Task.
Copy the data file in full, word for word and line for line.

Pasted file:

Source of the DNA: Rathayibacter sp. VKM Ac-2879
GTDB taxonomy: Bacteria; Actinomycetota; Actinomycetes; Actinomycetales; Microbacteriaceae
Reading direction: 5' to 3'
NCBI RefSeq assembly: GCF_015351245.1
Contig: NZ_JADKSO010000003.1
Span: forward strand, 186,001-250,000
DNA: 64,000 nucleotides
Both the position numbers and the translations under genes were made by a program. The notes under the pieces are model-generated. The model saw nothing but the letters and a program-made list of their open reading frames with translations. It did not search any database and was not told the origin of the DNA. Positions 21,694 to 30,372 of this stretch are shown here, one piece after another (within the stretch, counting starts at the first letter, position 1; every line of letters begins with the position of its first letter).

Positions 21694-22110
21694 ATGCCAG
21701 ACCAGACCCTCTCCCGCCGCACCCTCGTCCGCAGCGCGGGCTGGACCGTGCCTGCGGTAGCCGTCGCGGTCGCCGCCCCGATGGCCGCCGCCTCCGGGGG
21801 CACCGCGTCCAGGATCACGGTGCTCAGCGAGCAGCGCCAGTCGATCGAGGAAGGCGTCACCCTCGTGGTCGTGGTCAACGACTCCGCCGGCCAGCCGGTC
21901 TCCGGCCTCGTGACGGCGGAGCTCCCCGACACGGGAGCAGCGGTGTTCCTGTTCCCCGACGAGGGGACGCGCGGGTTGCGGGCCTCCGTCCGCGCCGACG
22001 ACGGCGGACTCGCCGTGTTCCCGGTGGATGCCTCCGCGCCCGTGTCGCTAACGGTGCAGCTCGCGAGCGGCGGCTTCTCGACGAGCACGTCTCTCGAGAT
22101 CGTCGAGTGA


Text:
Source of the DNA: Rathayibacter sp. VKM Ac-2879
GTDB taxonomy: Bacteria; Actinomycetota; Actinomycetes; Actinomycetales; Microbacteriaceae
Reading direction: 5' to 3'
NCBI RefSeq assembly: GCF_015351245.1
Contig: NZ_JADKSO010000003.1
Span: forward strand, 186,001-250,000
DNA: 64,000 nucleotides
Both the position numbers and the translations under genes were made by a program. The notes under the pieces are model-generated. The model saw nothing but the letters and a program-made list of their open reading frames with translations. It did not search any database and was not told the origin of the DNA. Positions 21,694 to 30,372 of this stretch are shown here, one piece after another (within the stretch, counting starts at the first letter, position 1; every line of letters begins with the position of its first letter).

Positions 21694-22110
21694 ATGCCAG
21701 ACCAGACCCTCTCCCGCCGCACCCTCGTCCGCAGCGCGGGCTGGACCGTGCCTGCGGTAGCCGTCGCGGTCGCCGCCCCGATGGCCGCCGCCTCCGGGGG
21801 CACCGCGTCCAGGATCACGGTGCTCAGCGAGCAGCGCCAGTCGATCGAGGAAGGCGTCACCCTCGTGGTCGTGGTCAACGACTCCGCCGGCCAGCCGGTC
21901 TCCGGCCTCGTGACGGCGGAGCTCCCCGACACGGGAGCAGCGGTGTTCCTGTTCCCCGACGAGGGGACGCGCGGGTTGCGGGCCTCCGTCCGCGCCGACG
22001 ACGGCGGACTCGCCGTGTTCCCGGTGGATGCCTCCGCGCCCGTGTCGCTAACGGTGCAGCTCGCGAGCGGCGGCTTCTCGACGAGCACGTCTCTCGAGAT
22101 CGTCGAGTGA